This book is now obsolete Please use CSAwesome instead.
9.3. What is an Interface?¶
You have probably seen a device with a USB interface. It is used by a wide variety of devices like memory sticks, external drives, cameras, etc. The USB interface allows you to connect a device to a computer. The computer can work with the device through the USB interface. You can unplug one USB device and plug in another instead.
A Java interface is a special type of class. The only type of methods it can contain are public abstract methods. An abstract method is one that only has a method header and no body (no code). You define interfaces to define what a class needs to be able to do to implement an interface. So, to implement the
List interface a class needs to allow you to add to the list, remove an item from the list, get an item at an index and more. The idea is to separate what you want an object of a class to be able to do, from who (which Class) actually does it. That way you can create a variety of classes that implement the same interface and use whatever one works for your situation. You can plug in different implementing classes just as you can plug in different USB devices.
9.4. Interfaces are like Contracts¶
You can also think of an interface as a contract. Classes that implement the interface agree to provide code for the methods that are defined in the interface. You could imagine a company creating an interface for the functionality that they want a particular product to have like the ability to store objects in an order, get an object at an index, and remove an object at an index and then vendors can come up with different solutions that all have that same functionality. You can try out different vendors solutions because they have the same set of methods. You can switch out one for another based on which one works best in a particular situation. This ability to substitute one class for another without changing lots of code is what makes interfaces so useful.
9.5. List Methods on the Exam¶
The following are the
List methods that you need to know for the AP CS A exam. These are included on the quick reference that you will receive during the exam. You can get it at https://secure-media.collegeboard.org/digitalServices/pdf/ap/explore-ap/AP_Computer-Science-A-Quick-Reference.pdf.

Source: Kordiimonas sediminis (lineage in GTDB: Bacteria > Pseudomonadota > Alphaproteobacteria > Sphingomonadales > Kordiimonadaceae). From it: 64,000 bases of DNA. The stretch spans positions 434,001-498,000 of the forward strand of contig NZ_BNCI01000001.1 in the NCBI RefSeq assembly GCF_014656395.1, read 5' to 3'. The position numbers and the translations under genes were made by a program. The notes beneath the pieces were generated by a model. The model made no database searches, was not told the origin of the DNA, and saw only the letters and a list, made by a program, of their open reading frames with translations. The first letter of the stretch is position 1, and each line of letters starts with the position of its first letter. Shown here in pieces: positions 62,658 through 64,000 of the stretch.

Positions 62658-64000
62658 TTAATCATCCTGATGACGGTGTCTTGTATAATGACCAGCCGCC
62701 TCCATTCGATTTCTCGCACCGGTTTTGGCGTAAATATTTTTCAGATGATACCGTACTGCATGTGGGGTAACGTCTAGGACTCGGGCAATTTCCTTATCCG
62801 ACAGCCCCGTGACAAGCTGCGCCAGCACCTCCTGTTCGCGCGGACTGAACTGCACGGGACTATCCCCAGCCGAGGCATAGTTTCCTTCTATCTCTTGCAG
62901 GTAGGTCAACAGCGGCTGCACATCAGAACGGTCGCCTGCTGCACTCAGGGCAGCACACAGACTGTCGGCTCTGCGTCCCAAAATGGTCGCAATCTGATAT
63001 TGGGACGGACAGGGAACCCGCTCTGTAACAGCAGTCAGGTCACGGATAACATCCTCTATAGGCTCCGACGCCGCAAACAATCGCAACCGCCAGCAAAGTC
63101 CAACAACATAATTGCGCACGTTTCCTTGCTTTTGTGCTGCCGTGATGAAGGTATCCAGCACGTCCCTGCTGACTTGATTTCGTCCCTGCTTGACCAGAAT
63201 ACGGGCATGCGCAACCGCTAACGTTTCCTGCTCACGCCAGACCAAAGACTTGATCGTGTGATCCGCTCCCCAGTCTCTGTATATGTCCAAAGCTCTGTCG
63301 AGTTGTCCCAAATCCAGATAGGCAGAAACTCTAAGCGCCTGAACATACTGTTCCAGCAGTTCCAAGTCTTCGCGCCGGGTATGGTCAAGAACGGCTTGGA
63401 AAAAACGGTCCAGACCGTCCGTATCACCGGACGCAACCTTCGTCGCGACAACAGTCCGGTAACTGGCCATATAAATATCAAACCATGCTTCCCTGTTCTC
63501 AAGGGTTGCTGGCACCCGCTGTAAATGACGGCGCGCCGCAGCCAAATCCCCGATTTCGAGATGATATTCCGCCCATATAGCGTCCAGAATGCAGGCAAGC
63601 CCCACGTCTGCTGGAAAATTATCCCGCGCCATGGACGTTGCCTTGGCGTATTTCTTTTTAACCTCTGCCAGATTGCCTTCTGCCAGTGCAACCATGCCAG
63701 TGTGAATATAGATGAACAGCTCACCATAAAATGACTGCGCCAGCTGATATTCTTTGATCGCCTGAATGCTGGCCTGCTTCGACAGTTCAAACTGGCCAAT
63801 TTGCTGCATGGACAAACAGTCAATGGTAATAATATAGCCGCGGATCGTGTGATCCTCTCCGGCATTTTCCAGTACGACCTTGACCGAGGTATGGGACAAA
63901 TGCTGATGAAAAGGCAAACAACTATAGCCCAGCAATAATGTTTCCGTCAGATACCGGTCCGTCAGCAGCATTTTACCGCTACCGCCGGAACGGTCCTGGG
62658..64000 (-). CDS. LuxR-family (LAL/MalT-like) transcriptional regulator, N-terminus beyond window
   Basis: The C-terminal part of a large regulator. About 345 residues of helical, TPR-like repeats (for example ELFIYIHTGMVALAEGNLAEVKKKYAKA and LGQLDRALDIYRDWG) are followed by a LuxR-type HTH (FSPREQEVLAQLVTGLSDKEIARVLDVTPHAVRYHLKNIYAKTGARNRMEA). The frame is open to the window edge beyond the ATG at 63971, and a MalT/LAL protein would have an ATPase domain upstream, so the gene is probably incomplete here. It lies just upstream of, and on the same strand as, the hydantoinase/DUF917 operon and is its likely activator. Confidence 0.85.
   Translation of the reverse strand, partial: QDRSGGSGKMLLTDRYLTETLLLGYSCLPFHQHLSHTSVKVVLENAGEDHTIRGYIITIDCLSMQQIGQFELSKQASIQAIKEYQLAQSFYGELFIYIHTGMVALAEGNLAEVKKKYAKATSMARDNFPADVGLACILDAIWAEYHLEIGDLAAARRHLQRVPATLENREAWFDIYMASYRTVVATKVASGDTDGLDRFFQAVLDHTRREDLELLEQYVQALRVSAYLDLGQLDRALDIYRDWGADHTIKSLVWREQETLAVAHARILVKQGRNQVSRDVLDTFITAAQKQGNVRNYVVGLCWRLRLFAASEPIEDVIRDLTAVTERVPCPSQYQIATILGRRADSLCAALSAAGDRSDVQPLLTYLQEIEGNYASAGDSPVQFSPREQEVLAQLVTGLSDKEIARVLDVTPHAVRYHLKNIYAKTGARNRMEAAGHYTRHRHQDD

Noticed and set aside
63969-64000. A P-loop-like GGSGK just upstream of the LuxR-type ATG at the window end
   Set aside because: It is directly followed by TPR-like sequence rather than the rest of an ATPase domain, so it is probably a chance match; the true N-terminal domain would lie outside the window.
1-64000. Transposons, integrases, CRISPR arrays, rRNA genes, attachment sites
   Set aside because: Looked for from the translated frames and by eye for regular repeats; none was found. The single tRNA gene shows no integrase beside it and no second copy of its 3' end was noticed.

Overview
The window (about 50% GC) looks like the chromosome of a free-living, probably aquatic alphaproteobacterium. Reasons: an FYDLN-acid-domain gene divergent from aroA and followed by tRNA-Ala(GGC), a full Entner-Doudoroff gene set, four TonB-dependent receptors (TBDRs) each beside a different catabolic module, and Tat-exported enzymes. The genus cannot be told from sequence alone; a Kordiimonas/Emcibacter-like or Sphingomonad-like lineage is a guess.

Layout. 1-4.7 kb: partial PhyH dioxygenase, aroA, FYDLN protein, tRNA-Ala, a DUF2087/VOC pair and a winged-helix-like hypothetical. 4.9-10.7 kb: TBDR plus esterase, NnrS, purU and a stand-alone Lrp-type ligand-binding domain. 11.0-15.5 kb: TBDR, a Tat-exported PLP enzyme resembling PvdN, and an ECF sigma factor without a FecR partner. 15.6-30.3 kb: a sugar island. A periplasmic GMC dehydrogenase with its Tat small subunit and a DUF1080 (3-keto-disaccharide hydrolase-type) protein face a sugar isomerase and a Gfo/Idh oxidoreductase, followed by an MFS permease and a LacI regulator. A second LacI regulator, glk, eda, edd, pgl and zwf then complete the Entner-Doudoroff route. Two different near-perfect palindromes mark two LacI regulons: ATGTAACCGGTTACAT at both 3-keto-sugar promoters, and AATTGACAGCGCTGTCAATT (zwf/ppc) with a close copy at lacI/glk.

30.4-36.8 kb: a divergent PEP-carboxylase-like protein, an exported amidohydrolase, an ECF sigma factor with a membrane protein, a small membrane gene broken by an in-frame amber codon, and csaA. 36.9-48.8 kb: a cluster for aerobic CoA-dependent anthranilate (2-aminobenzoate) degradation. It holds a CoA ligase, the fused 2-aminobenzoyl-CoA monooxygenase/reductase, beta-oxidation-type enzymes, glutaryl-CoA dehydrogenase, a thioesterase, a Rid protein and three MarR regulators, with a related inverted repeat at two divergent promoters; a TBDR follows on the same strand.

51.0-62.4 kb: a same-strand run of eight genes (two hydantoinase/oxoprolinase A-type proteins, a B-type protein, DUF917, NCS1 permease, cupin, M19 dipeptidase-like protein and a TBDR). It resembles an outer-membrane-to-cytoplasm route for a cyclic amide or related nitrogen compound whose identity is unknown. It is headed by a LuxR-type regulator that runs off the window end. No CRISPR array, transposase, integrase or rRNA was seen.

int size()returns the number of elements in the list
boolean add(E obj)appends obj to the end of the list and returns true
void add(int index, E obj)moves any current objects at index or beyond to the right (to a higher index) and inserts obj at the index
E get(int index)returns the item in the list at the index
E set(int index, E obj)replaces the item at index with obj
E remove(int index)removes the item at the index and shifts remaining items to the left (to a lower index)
Notice that the
add methods for the
List interface take objects to add to the list. Lists can only hold objects, not primitive values. All primitive types much be wrapped in objects before they are added to a list. For example,
int values can be wrapped in
double values can be wrapped in
9.6. Why Use a List?¶
Why don’t you just use an array instead of a list? Well to do that you would have to know how many items you want to store. Say you create an array of 5 elements. What happens when you want to add a 6th one? You will have to create another bigger array and copy over the items from the old array and then add the new value at the end. What length should the new array be? If you just create an array for 6 elements you won’t waste any space, but you will have to create a new array again if you want to add another item. If you create a larger array than you need (usually about twice as big), you will also have to keep track of how many items are actually in the list, since the length of the array isn’t the same thing as the number of items in the list.